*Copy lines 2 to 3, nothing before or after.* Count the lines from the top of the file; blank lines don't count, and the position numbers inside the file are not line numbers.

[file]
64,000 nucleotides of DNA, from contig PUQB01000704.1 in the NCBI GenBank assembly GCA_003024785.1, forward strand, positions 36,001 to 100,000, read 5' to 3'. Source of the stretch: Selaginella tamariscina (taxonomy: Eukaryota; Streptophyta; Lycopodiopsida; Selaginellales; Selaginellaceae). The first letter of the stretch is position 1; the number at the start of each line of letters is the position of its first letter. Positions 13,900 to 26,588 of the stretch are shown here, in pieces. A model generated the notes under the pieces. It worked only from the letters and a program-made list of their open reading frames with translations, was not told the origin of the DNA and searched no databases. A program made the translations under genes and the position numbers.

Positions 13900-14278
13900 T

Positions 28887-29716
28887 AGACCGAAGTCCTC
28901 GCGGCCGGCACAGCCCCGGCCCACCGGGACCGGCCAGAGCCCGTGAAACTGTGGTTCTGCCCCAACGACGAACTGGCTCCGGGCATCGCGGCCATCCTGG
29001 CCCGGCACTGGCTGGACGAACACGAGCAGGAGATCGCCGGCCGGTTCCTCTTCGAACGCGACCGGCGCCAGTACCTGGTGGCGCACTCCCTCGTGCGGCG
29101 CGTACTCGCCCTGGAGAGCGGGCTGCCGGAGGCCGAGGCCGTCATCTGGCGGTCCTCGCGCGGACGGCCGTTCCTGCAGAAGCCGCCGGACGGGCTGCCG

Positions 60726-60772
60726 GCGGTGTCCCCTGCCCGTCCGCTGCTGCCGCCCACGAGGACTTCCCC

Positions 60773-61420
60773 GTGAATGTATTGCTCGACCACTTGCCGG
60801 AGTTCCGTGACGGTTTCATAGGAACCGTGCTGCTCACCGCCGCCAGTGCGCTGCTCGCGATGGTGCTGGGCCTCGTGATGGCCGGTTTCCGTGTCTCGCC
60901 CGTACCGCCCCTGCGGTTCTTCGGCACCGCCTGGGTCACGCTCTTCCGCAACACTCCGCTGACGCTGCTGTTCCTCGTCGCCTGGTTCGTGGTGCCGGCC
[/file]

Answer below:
Positions 13900-14278
13900 T